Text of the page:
I am a more wary and wise international bike rider since my quasi abduction-rescue in the jungle of Limon, Costa Rica when my Bike Friday Tikit broke down. At worst I feared for my life, and at best I feared I would not make it back to the cruise ship before they sailed away without me. 

First order of purchase upon arrival in San Carlos was a set of his and her matching cell phones with a 12 minute plan that's good for 2 months. At least this time I can place an emergency call.


Armed with my pink, basic, very basic Nokia I headed back to San Carlos from Guaymas. Strong trade winds challenged my ride up and down the spiky bumps, NWT'n was up to the task.


Kirk rented a mountain bike so we could set off through the desert on an unpaved path in search of a restaurant in La Manga, which means "sleeve". 

Oh my. Kirk was faring well in the deep sand and boulders. NWT'n's 406x1.5" tires (and I) weren't faring so well. I kept having visions of jungle abductions and dehydration from all the Broder crossing books and documentaries we've been absorbing since living on the border and now we're south of the border!

But, I'm here to tell you we found La Manga, the red dot on the map at the beginning of the post. You'll notice too, it's off the paved road and in the desert, even at the end of the desert path. 115 souls live in La Manga in corrugated tin, plywood leaned up against itself somehow standing. It's been 7 hours since we had lunch and so far no Montezuma's revenge.

Sometimes you just have to go for a little adventure.

View of La Manga from the restaurant

Home to the better off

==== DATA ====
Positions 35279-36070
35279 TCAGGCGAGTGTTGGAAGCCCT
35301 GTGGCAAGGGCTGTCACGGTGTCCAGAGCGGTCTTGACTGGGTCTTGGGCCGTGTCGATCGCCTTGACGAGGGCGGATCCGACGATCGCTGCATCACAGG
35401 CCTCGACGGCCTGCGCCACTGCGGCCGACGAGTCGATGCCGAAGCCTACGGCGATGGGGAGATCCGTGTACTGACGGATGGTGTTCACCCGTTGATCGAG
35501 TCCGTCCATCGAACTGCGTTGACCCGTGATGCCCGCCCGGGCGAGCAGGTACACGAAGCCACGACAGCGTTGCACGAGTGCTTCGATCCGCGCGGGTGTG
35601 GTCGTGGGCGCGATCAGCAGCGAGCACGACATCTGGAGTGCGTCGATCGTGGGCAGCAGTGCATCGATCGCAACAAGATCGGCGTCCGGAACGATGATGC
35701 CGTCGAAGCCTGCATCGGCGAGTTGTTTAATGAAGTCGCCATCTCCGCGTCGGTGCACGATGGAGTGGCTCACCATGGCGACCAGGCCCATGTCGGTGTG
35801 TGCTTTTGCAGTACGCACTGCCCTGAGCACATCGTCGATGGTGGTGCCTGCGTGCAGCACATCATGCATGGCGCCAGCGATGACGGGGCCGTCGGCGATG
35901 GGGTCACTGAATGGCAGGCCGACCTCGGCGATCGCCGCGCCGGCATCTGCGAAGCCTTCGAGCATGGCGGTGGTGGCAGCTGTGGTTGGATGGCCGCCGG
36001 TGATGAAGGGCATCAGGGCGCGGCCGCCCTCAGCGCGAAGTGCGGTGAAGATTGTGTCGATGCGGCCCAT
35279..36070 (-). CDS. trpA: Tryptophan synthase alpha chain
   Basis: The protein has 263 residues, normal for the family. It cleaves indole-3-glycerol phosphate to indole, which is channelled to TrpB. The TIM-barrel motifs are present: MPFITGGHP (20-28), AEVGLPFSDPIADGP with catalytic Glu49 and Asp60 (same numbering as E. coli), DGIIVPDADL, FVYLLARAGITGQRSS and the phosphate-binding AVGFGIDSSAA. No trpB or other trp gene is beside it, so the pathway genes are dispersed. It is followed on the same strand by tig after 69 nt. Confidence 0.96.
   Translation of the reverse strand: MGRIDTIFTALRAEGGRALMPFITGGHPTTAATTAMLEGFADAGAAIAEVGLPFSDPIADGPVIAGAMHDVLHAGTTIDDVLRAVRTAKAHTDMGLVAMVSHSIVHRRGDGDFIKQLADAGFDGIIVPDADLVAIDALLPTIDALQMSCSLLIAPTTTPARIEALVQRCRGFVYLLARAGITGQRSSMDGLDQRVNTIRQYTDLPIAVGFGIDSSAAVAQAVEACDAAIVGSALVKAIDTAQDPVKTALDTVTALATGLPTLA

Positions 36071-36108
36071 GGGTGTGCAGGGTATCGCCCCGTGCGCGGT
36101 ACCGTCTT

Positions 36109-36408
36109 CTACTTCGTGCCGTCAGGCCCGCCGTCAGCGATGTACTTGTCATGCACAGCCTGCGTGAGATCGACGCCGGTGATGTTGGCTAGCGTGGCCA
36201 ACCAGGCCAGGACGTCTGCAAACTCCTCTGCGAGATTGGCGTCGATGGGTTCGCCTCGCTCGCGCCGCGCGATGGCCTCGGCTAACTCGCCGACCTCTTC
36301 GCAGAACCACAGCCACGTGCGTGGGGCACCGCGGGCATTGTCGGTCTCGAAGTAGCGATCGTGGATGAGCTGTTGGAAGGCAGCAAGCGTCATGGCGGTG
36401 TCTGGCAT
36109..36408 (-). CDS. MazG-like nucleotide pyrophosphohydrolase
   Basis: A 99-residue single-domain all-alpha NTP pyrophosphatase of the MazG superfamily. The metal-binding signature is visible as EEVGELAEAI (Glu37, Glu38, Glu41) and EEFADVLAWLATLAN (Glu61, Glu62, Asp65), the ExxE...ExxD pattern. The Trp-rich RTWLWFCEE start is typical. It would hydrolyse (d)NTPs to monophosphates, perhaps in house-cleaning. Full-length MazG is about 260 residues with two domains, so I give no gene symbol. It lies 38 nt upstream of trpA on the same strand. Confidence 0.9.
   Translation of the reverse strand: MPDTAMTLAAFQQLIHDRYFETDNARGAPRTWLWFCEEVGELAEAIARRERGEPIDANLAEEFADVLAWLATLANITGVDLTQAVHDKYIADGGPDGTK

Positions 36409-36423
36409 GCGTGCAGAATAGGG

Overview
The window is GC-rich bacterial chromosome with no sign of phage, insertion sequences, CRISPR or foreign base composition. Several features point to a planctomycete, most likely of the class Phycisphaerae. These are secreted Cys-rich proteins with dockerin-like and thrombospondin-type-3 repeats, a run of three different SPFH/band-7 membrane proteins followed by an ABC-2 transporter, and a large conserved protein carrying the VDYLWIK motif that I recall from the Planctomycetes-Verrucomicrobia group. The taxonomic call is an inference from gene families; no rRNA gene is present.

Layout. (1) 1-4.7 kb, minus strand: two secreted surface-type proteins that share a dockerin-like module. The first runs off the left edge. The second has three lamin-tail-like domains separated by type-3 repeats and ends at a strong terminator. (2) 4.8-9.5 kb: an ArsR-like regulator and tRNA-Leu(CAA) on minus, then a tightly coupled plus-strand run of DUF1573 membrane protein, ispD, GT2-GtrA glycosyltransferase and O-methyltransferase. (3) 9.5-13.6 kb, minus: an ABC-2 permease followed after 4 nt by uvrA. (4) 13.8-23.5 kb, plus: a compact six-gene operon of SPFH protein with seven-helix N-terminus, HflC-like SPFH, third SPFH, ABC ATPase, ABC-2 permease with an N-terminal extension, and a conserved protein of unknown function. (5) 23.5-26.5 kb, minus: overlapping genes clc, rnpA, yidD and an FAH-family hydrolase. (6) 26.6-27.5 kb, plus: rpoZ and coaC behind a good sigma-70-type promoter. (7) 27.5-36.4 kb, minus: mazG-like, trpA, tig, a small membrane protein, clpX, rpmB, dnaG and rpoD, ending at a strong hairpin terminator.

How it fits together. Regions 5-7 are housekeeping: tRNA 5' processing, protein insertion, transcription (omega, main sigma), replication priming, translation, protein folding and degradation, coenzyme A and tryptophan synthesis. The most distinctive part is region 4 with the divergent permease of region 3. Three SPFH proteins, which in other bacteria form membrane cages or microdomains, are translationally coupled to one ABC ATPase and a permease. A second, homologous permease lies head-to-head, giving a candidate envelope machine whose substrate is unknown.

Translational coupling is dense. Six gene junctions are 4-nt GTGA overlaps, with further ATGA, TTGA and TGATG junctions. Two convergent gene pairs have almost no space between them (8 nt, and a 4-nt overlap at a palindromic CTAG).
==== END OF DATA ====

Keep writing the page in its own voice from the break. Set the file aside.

Home to others

Home without a roof

Kirk in front of La Manga Kindergarten 





Monday, May 13, 2013

Owl Head Butte

See the little "humps" in the background? Their known as Owl Head Butte

Saguaro in bloom on Park Link
Riding to Arivaca a couple of weeks ago (145 miles) was a great pondering op: how would I prepare for the World Championship Time Trial in November in Palm Desert? After a successful Calvin's Challenge in 2011 with 186.5 mi in 11:30, I believe 200 miles in 12 hours is viable.

In Palm Desert Kirk will crew for me so fueling and hydrating will be efficient; I'm borrowing some Zipp wheels from Dan Fallon; and I'll have spare wheels ready to swap in the crew vehicle. Between now and then I need to train to reduce my off-the-bike time, have enough fuel in my tank to sustain an average elapsed speed of 16.6. These things I can control. What I can't control are:

  • malicious and non malicious road-side detritus  
  • dog attacks
  • weather
  • mechanincals
  • body/medicals 
Tucson is moving ever closer to its hot season where being out mid-day and beyond is not wise. But starting at 3:00 a.m. or so could get the job done before it gets too hot. And, since I have not found anyone who want to join me on these treks, the Border Patrol and buzzards would be my only company. But, if Kirk could drive me out of town and and pick me up before re-entring town I could avoid heat exposure through the slowness of Tucson traffic lights. Yes, the Arivaca route would work if ridden like this.

Then I discovered another route option, what I call Park Link, named for the road that links I-10 with AZ Rt 79. It's 91 miles and I could ride two loops. The middle half of the route has no services and and is desert remote. Kirk has offered to crew for me on Loop 2 in the event that there would be some untoward. No one could ask for a better supporter in all life arenas.

Park link Route


I need to train with data to support my goal. Since I don't have a Garmin at this time I've been using Endomundo, Runtastic and other web-based apps.  But they gobble up my phone battery and  konk out at about mile 175. 

Let the training begin.